Friday 13 November 2015


Fresh Gurnard from Kevin’s

I called in to Kevin’s on Tuesday.  I was tempted by the Brill, which is one of our favourites but he had some fresh gurnard which I couldn’t resist.

We are fortunate in living close to Shoreham Harbour where there is a branch of FISH so we can always get freshly caught local fish as well as varieties from further afield.  We are also only a short drive or cycle ride from La Poisonnerie or I can cycle along the Hove front to the Fish Shack on the beach for fish straight off the boat - but the best kept secret is Kevin's in Richardson Road, a traditional, independent fishmonger, a few doors away from an independent butcher and opposite a small bakery and an abundance of coffee shops.

Kevin’s has no frills.  It is a basic, old fashioned, traditional fishmonger’s where Kevin will advise you and prepare the fish however you want it. On the wall he proudly displays his certificate for his entry in the Guinness Book of World Records for winkle-picking! Kevin also sells home-smoked fish "no junk" added!

Normally I would buy whole gurnard and roast it in the oven but these were large specimens which would deliver two generous fillets and Kevin was happy to oblige.

The gurnard is often described as an ugly fish (not to another gurnard obviously) but I prefer to describe it's appearance as striking. It is an excellent addition to bouillabaisse or fish stew but the flesh has an excellent flavour on its own.  It has a firm flesh and will go well with strong flavours such as mushrooms.
I consulted several recipes which gave me some ideas for combinations of flavours and here is what I came up with.

Ingredients (for two)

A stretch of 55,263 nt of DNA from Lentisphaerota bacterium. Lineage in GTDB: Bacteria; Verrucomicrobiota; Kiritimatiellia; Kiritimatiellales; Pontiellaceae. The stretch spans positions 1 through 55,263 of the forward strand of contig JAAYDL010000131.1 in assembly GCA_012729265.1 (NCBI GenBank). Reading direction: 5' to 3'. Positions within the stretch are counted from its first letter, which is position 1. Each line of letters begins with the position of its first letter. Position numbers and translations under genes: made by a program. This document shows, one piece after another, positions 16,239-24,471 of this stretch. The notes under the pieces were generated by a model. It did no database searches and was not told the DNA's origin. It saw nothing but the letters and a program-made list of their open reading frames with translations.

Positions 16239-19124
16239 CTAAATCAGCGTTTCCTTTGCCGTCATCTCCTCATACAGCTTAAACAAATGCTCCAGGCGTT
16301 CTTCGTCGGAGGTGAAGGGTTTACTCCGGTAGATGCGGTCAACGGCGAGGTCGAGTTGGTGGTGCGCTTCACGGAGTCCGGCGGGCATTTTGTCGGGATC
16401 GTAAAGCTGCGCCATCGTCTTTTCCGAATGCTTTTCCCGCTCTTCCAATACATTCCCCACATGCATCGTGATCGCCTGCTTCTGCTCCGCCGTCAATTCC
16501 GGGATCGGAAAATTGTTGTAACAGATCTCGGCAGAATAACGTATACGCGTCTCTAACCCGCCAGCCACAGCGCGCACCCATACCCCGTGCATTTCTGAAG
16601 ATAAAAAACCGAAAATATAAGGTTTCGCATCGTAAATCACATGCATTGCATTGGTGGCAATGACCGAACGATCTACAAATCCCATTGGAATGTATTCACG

2 large gurnard fillets
4 thin rashers of pancetta
2 cloves garlic
6 fresh sage leaves
Olive oil, butter, seasoning
1 lemon or lime


Season the fillets with salt and pepper.  Lightly dust the skin side with seasoned flour.

Heat the oil in a large frying pan and add the fillets skin side down and cook until the skin is crispy (about 3-4 minutes).

Add the pancetta, chopped, turn the fish flesh side down and fry for another 2-3 minutes (or until the flesh is firm and flaky) then remove and keep warm.  Continue to cook the pancetta until crisp, then  drain and keep warm with the fish.  Drain the remaining oil and wipe the pan.

Add a knob of butter, chopped garlic and 6 fresh sage leaves and fry gently (do not allow the butter to burn) until the sage leaves are crispy then remove.  Add the juice of 1 lime or lemon to the pan and stir.

Place the fish on serving plates, skin side up with the crispy pancetta, spoon over some of the juice from the pan and decorate with crispy sage leaves.

I'm not a fan of smears and drizzles i.e. so-called fine dining.  I'm more of a rustic/peasant chef and I never understood why fine-diners and posh restaurants stint on the veg. I served this with broad beans and a generous helping of mashed potatoes.

I added the chopped peel of half a preserved lemon to the mashed potatoes which is excellent with fish.   I thought the combination of flavours was fine, although my wife thought the pancetta added little  - but we both agreed that the fish was absolutely fabulous. Thank you Kevin.

Hove, 10 November 2015

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